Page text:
Internally Displaced Persons in Azerbaijan and Practicing Limited Citizenship
Lale Yalcin-Heckmann (Max Planck Institute for Social Anthropology and University of Pardubice)
Paper short abstract:
Azerbaijani IDPs carry this status for nearly 20 years; they have limited citizenship rights and struggle through legislations and laws, using appeals and force. They put demands on the government and international bodies, but risk being clients of an authoritarian regime legitimating its existence.
Paper long abstract:
Azerbaijan towards the end of the Soviet Union and immediately after that has been at war with Armenians over the status of the Autonomous Region, Berg Karabagh. As a result, over 500 thousand people became internally displaced after Armenian forces took over the districts where they lived. Some IDPs have had this status for almost 20 years now. They have been excluded from Land Reforms primarily because the laws prescribe that rural residents get privatized land shares in those regions of official settlement and IDPs are expected to receive agrarian land once the occupied territories are recovered. Of course since 1992 many IDPs have taken up economic livelihoods in different parts of the country and/or migrated abroad. When they moved to the capitol Baku however, if they want to be registered as residents of the city, they need to give up their IDP status, which means giving up some entitlements and privileges. This paper looks at how IDPs balance these contradictory demands on their citizenship rights, such that they have to postpone their citizenship rights of owning property legally to an uncertain future. It examines how the IDPs manipulate their own status for putting on demands on the government and international bodies, but at the same time risk being clients of an authoritarian regime, legitimating its existence with the promise of recovering the lost lands. IDPs are both victims and supporters of state policies as they struggle through a jungle of legislations and laws, using appeals as well as force.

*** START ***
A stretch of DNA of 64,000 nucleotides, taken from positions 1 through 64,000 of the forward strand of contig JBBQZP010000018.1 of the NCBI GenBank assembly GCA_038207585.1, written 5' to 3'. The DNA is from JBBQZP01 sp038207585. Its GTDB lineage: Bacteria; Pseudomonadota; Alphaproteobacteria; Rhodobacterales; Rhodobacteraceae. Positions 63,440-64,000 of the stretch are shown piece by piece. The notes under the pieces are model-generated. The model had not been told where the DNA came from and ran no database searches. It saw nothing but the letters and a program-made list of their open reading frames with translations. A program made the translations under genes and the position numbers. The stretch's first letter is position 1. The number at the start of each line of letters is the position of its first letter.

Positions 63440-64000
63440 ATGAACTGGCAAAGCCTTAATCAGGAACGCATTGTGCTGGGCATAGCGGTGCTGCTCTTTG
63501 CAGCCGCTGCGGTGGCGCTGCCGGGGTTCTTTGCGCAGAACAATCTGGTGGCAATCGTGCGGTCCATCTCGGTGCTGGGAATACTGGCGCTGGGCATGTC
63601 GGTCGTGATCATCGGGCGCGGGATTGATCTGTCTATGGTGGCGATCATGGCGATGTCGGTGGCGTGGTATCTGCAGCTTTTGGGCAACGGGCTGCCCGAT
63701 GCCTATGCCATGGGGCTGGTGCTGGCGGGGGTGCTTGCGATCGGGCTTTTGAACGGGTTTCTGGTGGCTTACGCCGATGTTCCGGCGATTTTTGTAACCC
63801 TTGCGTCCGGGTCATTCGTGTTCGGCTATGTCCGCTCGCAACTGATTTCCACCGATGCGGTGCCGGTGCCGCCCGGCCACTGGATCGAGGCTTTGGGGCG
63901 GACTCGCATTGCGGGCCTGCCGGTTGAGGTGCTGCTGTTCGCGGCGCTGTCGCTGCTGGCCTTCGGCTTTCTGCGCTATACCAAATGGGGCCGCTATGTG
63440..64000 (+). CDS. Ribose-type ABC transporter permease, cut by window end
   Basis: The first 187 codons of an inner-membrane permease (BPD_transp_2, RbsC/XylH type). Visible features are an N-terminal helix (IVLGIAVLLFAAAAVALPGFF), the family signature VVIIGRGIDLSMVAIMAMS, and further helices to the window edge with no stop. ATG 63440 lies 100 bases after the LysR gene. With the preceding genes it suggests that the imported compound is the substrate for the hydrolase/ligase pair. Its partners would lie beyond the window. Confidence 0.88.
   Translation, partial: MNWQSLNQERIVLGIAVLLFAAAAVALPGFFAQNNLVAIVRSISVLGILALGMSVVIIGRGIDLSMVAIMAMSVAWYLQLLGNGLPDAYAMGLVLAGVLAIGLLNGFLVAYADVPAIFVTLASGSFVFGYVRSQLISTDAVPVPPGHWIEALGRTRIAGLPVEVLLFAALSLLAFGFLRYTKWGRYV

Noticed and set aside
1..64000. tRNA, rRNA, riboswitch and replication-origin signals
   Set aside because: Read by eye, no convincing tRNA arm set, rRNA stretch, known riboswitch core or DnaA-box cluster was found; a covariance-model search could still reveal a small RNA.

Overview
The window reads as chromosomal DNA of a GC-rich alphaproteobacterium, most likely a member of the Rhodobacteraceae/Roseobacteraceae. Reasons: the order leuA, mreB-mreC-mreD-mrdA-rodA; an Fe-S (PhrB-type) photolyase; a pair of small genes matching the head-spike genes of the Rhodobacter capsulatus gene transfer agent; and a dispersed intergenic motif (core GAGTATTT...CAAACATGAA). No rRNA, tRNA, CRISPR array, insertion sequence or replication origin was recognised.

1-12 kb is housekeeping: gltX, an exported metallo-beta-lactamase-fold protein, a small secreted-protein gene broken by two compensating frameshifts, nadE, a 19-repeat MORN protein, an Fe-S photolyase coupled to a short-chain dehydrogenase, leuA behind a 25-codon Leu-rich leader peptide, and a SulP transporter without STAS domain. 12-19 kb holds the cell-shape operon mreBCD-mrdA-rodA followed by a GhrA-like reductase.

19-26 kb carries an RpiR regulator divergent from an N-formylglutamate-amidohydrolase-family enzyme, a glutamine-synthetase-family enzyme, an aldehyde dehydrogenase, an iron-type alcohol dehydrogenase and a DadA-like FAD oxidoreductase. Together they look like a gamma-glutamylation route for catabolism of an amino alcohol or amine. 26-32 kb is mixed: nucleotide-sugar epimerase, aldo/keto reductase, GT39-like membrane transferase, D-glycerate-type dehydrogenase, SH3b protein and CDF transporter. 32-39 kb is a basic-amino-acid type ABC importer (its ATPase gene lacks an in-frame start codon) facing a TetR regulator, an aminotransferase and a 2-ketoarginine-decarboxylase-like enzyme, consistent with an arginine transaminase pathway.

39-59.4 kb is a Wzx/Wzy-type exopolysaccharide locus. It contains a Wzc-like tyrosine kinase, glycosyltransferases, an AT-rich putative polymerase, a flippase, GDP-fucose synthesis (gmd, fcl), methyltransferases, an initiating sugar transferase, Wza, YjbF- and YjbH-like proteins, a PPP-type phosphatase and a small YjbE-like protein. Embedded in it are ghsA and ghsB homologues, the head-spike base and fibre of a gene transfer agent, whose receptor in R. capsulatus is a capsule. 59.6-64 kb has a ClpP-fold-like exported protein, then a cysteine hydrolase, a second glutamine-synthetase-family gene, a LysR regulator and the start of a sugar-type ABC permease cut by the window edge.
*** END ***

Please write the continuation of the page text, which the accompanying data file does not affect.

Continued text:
Regulating uncertainty: anthropological approaches to spaces of uncertainty in and of law [EN & FR]